TRIP TO UKRAINE
DAY 2 -
Monday, September 20
As we landed, I looked at the airport in shock. Grass was growing in the broken pavement, there were seemingly abandoned vehicles scattered about, ours was the only plane on the runway, and there were few others at the gates. It would have been quaint and charming, but the runway was in such poor shape that I was worried. Still, an unexpected wave of emotion swept over me as we touched down, and I realized suddenly that I was about to set foot on the land of my ancestors. We taxied quickly to our gate, and exited the plane.
Boryspil International Airport
Though I was expecting major obstacles, I passed through Customs with no delay or difficulty. My two large pieces of luggage had left San Francisco three days earlier, on a plane I had almost made it onto - bumped by a pilot who needed to connect with his next flight out of someplace on the East Coast - so I had nothing to be searched but myself and the satchel I was carrying, and before I knew it I was in the main hall of the airport, breathless and eager to see Dad's familiar face. He was supposed to meet me there (according to the travel agent, with whom I had spoken the night before my departure - "Don't worry, they will meet you at the airport, everything's OK.") I looked around eagerly, ready to be greeted enthusiatically.
The hall was surprisingly crowded, considering how few planes I had seen on the tarmac. There was no place to sit, so I stood awkwardly, feeling out of place and conspicuous. I had my camera stowed away, afraid to display anything of value, sure there were pickpockets and thieves all around me. No Dad. There were people holding up signs with names on them, and I checked all of those several times. Most were lettered in Cyrillic, but I know enough of that to recognize my name. Still no luck.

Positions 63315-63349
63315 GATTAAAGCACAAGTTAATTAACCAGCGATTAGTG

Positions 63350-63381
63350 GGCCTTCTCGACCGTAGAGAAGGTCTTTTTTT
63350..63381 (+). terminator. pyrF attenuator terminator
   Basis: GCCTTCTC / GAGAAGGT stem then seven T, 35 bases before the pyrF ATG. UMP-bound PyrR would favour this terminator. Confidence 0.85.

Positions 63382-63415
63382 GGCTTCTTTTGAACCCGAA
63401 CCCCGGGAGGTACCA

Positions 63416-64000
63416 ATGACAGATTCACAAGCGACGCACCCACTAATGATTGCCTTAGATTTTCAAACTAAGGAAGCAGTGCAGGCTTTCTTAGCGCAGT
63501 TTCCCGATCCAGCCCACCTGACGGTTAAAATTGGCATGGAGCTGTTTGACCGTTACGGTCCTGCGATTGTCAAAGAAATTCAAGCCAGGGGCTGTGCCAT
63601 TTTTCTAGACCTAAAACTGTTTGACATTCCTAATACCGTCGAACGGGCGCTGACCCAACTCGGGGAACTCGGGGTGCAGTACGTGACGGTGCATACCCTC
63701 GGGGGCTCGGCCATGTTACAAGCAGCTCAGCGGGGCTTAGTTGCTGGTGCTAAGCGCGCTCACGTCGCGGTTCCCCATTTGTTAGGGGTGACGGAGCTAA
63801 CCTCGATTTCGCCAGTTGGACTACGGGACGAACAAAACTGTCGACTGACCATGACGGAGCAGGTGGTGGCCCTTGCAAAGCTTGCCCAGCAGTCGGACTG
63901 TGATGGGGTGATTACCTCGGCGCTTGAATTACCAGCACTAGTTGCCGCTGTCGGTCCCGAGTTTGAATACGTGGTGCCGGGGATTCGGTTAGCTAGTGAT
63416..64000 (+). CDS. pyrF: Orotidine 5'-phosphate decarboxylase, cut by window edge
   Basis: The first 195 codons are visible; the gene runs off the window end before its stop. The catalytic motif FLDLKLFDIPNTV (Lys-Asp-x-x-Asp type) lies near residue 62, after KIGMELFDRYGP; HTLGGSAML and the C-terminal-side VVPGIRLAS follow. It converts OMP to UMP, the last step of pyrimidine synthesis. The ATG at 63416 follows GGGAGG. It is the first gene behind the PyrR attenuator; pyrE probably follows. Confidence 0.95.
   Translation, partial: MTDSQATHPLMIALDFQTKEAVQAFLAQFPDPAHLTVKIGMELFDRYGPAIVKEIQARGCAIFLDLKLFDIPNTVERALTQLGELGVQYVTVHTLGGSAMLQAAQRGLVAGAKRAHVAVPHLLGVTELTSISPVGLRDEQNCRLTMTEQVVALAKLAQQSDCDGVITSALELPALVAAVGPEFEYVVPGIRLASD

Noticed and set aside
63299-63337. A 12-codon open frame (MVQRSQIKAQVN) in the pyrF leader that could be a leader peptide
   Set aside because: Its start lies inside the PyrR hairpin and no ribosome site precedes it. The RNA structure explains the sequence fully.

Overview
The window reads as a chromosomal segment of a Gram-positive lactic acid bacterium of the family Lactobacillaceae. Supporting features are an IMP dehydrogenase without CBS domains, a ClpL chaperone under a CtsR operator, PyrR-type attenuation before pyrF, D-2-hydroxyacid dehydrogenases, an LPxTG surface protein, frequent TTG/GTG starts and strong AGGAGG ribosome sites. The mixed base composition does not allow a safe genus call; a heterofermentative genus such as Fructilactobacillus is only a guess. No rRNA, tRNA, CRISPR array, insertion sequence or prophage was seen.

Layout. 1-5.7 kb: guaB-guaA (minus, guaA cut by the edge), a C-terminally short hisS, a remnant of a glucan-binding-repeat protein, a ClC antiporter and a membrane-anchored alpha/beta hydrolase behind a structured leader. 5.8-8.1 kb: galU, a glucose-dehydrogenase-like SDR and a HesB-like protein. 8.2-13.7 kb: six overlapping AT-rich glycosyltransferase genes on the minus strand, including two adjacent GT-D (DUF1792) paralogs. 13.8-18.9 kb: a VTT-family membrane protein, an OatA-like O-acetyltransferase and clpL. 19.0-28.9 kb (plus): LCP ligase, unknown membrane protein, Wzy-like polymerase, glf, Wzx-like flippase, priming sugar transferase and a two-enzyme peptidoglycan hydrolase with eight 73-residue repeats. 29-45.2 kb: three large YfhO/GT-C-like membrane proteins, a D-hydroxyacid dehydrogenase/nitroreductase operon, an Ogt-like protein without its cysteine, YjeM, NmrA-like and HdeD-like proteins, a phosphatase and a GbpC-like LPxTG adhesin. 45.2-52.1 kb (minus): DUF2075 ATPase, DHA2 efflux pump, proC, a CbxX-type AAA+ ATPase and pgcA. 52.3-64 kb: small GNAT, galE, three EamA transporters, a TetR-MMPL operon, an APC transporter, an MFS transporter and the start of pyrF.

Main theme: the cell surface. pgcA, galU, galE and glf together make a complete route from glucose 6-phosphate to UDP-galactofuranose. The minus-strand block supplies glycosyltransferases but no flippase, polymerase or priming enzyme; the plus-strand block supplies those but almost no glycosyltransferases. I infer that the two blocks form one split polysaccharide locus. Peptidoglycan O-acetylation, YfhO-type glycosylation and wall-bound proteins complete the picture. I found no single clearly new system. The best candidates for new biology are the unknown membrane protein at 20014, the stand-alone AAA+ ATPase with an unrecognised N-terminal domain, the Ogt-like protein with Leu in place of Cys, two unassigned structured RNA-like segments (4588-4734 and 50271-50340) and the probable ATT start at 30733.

I speak only a few words of Ukrainian - Please, thank you, yes, no, I love you, eye, nose, mouth, chin. Not the most useful words at such a moment. I was hungry and thirsty, but had no local currency, and was afraid to eat or drink, having been warned to avoid anything not carefully cooked or bottled. I wandered around, curious, but wanting to stay where I was visible. Still no Dad.
After 30 minutes I was both worried and frightened, alone in a very strange and foreign place. The trip to this point had been such a mess, and the travel agent had seemed ill informed and confused. Obviously Dad did not know I was due in. I tried using a phone, but the operator spoke only Ukrainian. I couldn't find a Traveler's Aid stand, nor indeed anyone who spoke English. What to do?
Half the people in the airport's main hall seemed to be taxi drivers. I was approached by one every thirty seconds - "Taxi?" "Kyiv?" "Taxi?" That I understod, at least.
I pored over my travel documents, and at last found the name and address of the hotel where our group was staying. If I could communicate that much to a cab driver, I could get to the hotel, and find Dad. I picked the least disreputable-looking of the men offering a ride. It took some effort, but at last I was fairly sure he understood where I needed to go. He wanted $30 (U.S. currency is accepted - indeed preferred - almost everywhere in Ukraine) for the ride into Kyiv. It sounded outrageous, but I had no choice. (I found out later the rate I paid was standard.) I was sure I would be driven to a quiet place, then robbed and beaten. But what choice did I have?
Clutching my few belongings tightly, I entered my cabbie's dilapidated auto. The driver turned out to be a nice guy, and tried pointing out sights on the way into town - it was thirty miles, mostly through open countryside - but of course I didn't understand a word he said. The road was in terrible condition, and we saw few other vehicles on our way. The car's radar-detector (he called it "anti-polizei" - that I understood) went off every mile or two. I got out my camera again, and started snapping.
Some other opinions about Kyiv's airport
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Created -- 03/22/2007 Revised -- 03/22/2007